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How Often Should You Weigh Yourself When Dieting?

Dr. Mike Moreno reports in his book, The 17 Day Diet, “Not too many people like to weigh themselves. Doctors know this. After patients step on the scale, they think it is giving them the weight of a completely different person, like Hulk Hogan.”

Should a Dieter Weigh Daily, Weekly, or What?

Most dieters are impatient to see results and many jump on the scale every day to find out the verdict. Is this wise?

Some weight loss experts feel that weighing daily can have a detrimental effect on motivation if the number on the scale isn’t what a dieter had hoped to see. Additionally, it takes a reduction of 3,500 calories to lose a pound. Due to these two facts, many weight loss plans incorporate a weekly weigh-in.

However, Irene Rubaum Keller, licensed psychotherapist and author of the book, Foodaholic, recommends tracking weight daily, first thing in the morning. In her Huffpost article, “How Often Should You Weigh Yourself?“, Keller recommends, “Look at your average weekly weights to really see what is happening. If you do it this way, all the water weight fluctuations get evened out and you can get a good picture of what is really going on.”

What Do Weight Loss Experts Recommend?

Regardless of the frequency, many doctors and weight loss counselors encourage an appointment with the scale on a regular basis, a minimum of weekly.

Judith Korner, MD, PhD, and Assistant Professor of Medicine at Columbia University in New York is quoted by Lisa Harris on the Weight Watcher’s website. In Harris’s article, “Measure Up” she quotes Korner, “To get the most accurate picture of your progress, stick to a weekly weigh-in since weight can fluctuate on a daily basis due to water retention.”

Bob Greene, exercise physiologist and Oprah’s certified personal trainer, recommends stepping on the scale no more than one day a week. He quizzes his readers in his book, Total Body Make Over, “Did you know that your body allows for only about a loss of three pounds of fat per week?”

The National Weight Control Registry credits regular weigh-ins for long term weight loss. According to the study, almost three-fourths of the participants (who had lost weight and kept it off for two years) weighed themselves at least once a week.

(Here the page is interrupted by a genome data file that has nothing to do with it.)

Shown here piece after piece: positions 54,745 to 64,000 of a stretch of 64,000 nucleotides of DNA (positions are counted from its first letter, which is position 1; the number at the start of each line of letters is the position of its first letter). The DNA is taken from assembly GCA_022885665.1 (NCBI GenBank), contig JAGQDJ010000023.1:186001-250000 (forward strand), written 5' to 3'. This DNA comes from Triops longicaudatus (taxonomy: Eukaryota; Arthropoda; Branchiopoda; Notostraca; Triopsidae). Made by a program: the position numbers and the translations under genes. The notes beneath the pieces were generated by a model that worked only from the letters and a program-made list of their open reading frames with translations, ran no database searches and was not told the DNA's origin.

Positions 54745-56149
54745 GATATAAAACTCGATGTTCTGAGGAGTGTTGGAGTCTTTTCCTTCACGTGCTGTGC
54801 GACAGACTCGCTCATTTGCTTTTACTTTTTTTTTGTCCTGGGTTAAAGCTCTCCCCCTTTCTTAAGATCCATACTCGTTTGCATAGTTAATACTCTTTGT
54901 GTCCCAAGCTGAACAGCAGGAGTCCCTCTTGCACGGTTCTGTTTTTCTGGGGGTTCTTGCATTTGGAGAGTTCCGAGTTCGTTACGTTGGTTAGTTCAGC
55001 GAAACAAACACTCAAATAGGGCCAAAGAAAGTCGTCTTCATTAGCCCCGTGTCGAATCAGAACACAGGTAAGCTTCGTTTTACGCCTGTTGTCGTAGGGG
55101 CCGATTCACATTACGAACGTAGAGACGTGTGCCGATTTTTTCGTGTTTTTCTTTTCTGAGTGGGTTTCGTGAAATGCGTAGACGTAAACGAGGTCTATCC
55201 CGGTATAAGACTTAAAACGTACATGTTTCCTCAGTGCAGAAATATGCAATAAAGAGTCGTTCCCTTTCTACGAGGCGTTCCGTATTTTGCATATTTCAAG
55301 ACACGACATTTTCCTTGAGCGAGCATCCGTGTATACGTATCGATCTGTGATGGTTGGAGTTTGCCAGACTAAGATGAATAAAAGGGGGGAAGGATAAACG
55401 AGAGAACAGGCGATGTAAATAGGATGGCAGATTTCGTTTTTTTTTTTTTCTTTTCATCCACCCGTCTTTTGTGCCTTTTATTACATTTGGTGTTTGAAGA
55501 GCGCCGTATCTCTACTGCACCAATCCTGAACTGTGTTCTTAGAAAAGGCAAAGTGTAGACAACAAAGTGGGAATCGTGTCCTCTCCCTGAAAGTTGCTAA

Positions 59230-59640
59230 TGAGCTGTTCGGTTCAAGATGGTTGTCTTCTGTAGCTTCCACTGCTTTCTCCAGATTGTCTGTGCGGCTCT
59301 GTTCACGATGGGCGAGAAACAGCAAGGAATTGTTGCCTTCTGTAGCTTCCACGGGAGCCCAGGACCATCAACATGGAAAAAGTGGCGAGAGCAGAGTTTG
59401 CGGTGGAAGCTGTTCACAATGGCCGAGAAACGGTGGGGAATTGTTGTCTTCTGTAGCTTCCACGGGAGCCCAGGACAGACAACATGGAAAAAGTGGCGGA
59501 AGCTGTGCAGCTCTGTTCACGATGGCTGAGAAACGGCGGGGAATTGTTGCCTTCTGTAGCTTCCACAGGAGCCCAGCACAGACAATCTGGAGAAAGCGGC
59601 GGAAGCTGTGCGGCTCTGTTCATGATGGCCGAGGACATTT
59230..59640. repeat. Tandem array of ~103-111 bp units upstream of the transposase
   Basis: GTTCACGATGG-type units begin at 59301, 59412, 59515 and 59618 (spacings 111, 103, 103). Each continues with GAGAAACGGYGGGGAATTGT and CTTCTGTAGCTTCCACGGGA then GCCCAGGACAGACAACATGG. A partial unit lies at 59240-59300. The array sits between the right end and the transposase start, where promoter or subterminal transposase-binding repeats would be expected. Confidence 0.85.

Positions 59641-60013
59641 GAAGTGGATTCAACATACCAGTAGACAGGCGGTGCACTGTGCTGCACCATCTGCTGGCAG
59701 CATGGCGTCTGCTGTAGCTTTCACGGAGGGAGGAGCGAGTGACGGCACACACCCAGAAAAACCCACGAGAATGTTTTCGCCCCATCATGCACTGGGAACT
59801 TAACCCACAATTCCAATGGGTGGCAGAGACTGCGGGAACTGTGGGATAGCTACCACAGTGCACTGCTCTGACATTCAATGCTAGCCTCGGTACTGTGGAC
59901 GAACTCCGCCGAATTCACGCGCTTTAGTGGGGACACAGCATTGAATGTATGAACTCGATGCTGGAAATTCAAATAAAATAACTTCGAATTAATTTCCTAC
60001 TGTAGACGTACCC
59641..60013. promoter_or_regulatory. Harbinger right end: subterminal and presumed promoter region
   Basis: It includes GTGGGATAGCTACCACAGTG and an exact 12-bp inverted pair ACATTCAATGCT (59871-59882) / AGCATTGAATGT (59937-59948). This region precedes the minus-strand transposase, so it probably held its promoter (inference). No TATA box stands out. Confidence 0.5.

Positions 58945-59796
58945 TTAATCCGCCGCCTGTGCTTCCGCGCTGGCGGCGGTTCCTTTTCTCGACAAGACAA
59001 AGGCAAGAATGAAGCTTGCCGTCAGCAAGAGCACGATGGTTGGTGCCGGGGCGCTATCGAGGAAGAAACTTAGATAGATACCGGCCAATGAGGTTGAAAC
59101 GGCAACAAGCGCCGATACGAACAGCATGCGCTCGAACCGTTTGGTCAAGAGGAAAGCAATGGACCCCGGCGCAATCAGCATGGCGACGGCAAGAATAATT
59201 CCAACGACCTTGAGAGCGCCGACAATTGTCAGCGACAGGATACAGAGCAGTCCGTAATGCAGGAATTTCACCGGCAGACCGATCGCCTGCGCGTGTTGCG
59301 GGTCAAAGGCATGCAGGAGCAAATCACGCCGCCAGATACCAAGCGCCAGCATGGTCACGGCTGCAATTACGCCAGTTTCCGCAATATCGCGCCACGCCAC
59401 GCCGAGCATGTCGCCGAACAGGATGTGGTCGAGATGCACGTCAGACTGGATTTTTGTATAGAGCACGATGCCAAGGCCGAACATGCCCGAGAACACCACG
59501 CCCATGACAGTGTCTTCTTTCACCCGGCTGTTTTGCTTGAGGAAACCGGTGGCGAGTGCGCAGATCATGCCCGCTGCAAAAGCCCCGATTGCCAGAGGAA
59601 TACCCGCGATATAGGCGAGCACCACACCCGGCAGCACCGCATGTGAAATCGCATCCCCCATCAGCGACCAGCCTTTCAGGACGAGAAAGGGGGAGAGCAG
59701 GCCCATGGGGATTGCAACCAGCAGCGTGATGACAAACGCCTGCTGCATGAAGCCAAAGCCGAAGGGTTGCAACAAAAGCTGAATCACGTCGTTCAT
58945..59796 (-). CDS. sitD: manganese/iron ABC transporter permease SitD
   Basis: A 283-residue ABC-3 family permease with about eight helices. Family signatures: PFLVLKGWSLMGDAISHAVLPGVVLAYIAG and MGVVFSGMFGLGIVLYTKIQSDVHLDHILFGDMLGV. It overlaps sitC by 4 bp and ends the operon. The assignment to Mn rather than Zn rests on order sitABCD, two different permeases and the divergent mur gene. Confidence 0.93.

Additionally:

  • Weight Watchers® recommends a weekly weigh-in, through either a group meeting or online tool.
  • Dr. Mike Moreno, author of The 17 Day Diet recommends a weigh-in every few days or a minimum of weekly, and at the end of each of the plan’s “cycles.”
  • The Medi-Weightloss® Program schedules a weekly weigh-in appointment that also tracks BMI, and advises patients to wait for that appointment.
  • The Jenny Craig® Weight Loss Program recommends a once-a-week weight check at a consistent time of day, preferably mornings.
  • The Atkins® program does not recommend any particular schedule, probably because of the rapid results they promise. Blog Posts indicate those following this diet weigh daily.
  • Nutrisystem® recommends weighing yourself once per week, at the same time of day, and in the same clothes!

What to do?

Regardless of the diet plan in action, the number on that scale at any point in time is a personal matter, and can be exhilarating or depressing. The majority of experts seem to side with weekly weigh-ins, but realistically, it’s likely that most individuals trying to lose weight may sneak a peek mid-week. The important thing to remember, regardless of the frequency, is to be realistic about expectations. Long-term weight loss is most often achieved by a steady-as-she-goes dieting approach.

Resources:

The National Weight Control Registry

Dr. Mike Moreno, The 17 Day Diet, Dr. Mike Moreno, pub. 17 Day Diet, Inc., 2010

Bob Greene, Total Body Makeover, pub. Simon and Schuster, 2005

Irene Rubaum Keller, Foodaholic, pub. Mill City Press, 2011

Disclaimer: The information contained in this article is for educational purposes only and should not be used for diagnosis or to guide treatment without the opinion of a health professional. Any reader who is concerned about his or her health should contact a doctor for advice.

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If you feel that you have a health problem, you should seek the advice of your Physician or health care Practitioner.

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